How Many Teenagers Die Each Day ... And Why
The world loses about 3,000 adolescents each day. That adds up to 1.2 million deaths a year. And with a bit more investment, the majority of those deaths can be prevented, according to a global study released on Tuesday by the World Health Organization.
That's far fewer than the 16,000 babies and children under 5 who die each day. But the WHO report points out that while many programs around the world are dedicated to improving infant mortality, very few programs address for the needs of vulnerable tweens and teens.
We interviewed WHO epidemiologist Kate Strong — one of the study authors — to learn more about those needs, and what it will take to meet them.
The interview has been edited for length and clarity.
Tell us why WHO has released this report now?
Adolescent health has really been overlooked. We've had a big focus on newborn and child health, but it's only within the last decade that we've begun to focus on this particular age group.
Maybe it's not a conscious thought, but the thought [in the global health world] was once you make it past five, you're pretty much going to have a healthy and long life.
Adolescence is actually a time period when a lot of physiological and mental changes happen, and many of these changes make adolescents particularly vulnerable.
Teen girls in many parts of the world, for example, are especially vulnerable to complications during pregnancy because their bodies are still developing.
Adolescents also seem especially vulnerable to mental health issues compared to other age groups. Self-harm is a leading cause of death. And the report also found that this age group has high rates of depression and anxiety disorders.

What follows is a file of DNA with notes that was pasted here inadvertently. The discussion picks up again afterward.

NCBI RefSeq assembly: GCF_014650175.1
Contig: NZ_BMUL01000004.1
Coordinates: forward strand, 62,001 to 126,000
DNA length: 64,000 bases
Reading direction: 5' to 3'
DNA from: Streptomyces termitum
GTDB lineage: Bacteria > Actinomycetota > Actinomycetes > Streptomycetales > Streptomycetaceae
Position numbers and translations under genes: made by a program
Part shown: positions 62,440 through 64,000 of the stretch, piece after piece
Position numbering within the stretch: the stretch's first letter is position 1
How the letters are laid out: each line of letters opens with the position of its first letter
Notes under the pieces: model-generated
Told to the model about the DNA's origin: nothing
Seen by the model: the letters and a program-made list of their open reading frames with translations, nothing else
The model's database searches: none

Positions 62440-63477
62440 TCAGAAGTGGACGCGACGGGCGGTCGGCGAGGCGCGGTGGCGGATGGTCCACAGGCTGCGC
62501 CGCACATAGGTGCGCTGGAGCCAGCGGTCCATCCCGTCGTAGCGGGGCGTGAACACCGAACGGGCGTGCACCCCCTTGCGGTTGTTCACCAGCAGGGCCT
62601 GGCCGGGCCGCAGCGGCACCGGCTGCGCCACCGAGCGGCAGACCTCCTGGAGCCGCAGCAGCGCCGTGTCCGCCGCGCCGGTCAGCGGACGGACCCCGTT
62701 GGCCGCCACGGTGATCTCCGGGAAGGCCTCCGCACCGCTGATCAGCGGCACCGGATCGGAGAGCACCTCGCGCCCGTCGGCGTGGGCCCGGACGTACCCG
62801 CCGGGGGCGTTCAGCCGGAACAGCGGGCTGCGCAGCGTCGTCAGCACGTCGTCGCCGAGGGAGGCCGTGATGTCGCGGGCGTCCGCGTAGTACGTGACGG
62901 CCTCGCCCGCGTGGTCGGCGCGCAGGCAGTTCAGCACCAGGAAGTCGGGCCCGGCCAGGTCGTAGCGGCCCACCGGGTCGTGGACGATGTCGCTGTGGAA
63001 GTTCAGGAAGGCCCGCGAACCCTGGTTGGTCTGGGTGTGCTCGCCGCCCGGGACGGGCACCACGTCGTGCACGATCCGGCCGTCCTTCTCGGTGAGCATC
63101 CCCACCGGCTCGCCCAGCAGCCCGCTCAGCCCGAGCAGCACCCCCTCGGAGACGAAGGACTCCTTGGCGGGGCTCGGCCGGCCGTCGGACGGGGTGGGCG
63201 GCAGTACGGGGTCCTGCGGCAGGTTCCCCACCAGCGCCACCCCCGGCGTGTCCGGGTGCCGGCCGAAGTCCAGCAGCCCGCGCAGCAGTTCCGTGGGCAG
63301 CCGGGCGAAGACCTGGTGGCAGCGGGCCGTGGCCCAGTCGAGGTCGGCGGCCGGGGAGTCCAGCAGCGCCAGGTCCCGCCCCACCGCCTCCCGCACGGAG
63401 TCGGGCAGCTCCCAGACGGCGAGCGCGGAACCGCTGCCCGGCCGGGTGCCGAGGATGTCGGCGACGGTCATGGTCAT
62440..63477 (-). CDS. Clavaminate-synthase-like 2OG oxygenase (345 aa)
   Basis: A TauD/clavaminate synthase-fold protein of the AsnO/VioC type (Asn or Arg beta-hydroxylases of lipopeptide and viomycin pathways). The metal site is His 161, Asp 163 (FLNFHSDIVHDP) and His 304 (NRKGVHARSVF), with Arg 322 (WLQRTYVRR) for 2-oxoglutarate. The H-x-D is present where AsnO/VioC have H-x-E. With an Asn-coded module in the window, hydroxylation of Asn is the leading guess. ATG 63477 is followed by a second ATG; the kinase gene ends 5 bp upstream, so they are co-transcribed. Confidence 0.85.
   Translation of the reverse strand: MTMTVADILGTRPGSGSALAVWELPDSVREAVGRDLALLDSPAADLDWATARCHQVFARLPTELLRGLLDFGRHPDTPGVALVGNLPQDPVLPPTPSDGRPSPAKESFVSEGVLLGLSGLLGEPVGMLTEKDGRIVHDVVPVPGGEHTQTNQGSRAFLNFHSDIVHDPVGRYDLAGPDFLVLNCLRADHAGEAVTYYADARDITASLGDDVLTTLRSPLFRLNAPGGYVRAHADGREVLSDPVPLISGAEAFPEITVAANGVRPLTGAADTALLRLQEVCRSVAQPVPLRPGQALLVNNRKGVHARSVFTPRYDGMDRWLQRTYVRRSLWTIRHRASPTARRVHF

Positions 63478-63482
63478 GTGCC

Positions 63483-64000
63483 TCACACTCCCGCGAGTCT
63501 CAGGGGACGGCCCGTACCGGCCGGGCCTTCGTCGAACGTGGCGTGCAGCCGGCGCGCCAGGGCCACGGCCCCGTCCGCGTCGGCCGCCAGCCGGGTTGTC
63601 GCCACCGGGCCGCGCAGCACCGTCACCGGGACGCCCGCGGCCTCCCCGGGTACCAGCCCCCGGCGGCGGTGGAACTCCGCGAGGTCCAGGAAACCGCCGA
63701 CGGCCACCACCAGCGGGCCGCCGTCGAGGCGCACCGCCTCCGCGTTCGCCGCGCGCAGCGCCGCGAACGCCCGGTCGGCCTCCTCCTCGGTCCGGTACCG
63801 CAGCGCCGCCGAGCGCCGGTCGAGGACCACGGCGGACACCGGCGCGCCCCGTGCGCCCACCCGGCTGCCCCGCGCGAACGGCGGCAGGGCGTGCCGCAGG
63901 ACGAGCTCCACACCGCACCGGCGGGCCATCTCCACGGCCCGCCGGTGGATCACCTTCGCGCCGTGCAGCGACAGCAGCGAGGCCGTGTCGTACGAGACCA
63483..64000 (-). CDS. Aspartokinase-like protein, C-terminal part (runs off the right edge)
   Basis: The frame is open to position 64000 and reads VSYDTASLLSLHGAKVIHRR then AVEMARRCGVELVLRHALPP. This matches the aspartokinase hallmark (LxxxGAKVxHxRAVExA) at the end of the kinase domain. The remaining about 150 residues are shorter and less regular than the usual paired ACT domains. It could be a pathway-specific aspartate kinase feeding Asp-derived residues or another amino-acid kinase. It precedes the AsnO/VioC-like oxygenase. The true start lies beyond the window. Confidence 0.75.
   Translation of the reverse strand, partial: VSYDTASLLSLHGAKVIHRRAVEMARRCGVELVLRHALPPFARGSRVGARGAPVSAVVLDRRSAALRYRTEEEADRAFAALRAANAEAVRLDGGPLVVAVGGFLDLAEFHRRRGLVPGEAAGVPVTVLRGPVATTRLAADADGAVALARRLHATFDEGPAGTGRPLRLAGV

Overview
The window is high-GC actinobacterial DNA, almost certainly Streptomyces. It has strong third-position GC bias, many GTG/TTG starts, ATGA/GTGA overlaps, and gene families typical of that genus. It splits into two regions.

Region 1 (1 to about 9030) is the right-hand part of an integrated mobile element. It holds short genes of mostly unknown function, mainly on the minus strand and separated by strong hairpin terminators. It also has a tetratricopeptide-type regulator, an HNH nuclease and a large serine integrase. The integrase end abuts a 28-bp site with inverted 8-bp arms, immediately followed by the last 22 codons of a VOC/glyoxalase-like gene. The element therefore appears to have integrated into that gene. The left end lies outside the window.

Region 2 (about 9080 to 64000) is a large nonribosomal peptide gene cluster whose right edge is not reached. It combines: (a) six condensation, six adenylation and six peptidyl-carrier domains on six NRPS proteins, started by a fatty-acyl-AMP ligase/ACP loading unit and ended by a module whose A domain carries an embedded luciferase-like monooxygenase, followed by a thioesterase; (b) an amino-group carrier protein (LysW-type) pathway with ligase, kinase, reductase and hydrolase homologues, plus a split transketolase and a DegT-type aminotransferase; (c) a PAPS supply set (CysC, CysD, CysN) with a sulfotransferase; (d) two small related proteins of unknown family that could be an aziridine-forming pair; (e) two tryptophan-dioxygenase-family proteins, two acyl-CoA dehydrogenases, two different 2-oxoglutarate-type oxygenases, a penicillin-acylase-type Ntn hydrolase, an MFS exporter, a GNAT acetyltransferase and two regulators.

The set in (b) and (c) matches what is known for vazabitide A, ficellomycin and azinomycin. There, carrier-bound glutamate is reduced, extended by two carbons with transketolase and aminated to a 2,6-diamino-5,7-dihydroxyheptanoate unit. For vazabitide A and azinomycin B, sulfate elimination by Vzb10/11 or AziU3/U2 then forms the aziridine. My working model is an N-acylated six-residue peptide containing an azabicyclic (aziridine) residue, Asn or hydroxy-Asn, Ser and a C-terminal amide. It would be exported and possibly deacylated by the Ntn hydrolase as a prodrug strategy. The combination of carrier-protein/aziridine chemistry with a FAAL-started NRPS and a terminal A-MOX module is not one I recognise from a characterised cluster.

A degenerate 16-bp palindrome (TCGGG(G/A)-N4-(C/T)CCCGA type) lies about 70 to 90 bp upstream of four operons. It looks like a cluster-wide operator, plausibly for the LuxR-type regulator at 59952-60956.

Shifting hormones, as well as adolescents' shifting roles and responsibilities in society, can cause a lot of stress, strain and anxiety.
That's why the more information we have about mental health for adolescents, parents and teachers, the better. They need to know that help is available and where they can get that help.
There have been a lot of countries that have made very specific interventions in terms of adolescent mental health that we've included as case studies in the report.
The Islamic Republic of Iran's school mental health promotion project is aimed at improving students' self-esteem and reducing fear of exams. That program started on a small level in one community and was scaled up to a national level.
New Zealand has also taken steps with a program to reduce suicide among Maori youth.
Can you break down some of the stats in this report for us? For example, I was surprised to learn that drowning was a leading issue among adolescent boys.
While I can't comment on the specifics of why certain illnesses and injuries affect certain groups more, the report does suggest that in many communities kids just aren't taught how to swim. And that can be easily fixed.
Were you surprised by any of the figures in this report?
I will say, I was really struck by the rates of HIV and infectious diseases, which account for about a quarter of adolescent deaths in Africa. The same goes for pneumonia, a leading cause of death for younger adolescent girls in that region. These deaths are entirely preventable.
To encourage young teens to think about risks to their health, WHO created a comic book starring two youngsters called Akilah and Carlos and their imaginary friend (a parrot called Miss P). They help their friend hurts himself while climbing a tree, get to the local health clinic. And they help a classmate who's depressed find a counselor. And you consulted with kids about the comic book. Why?
With adults when we do interventions we always ask them what they think and what they would be comfortable with.
We need to have those same conversations with adolescents. They can be and they should be part of the solution.
Maanvi Singh is a freelance writer based in London. Contact her @maanvisings
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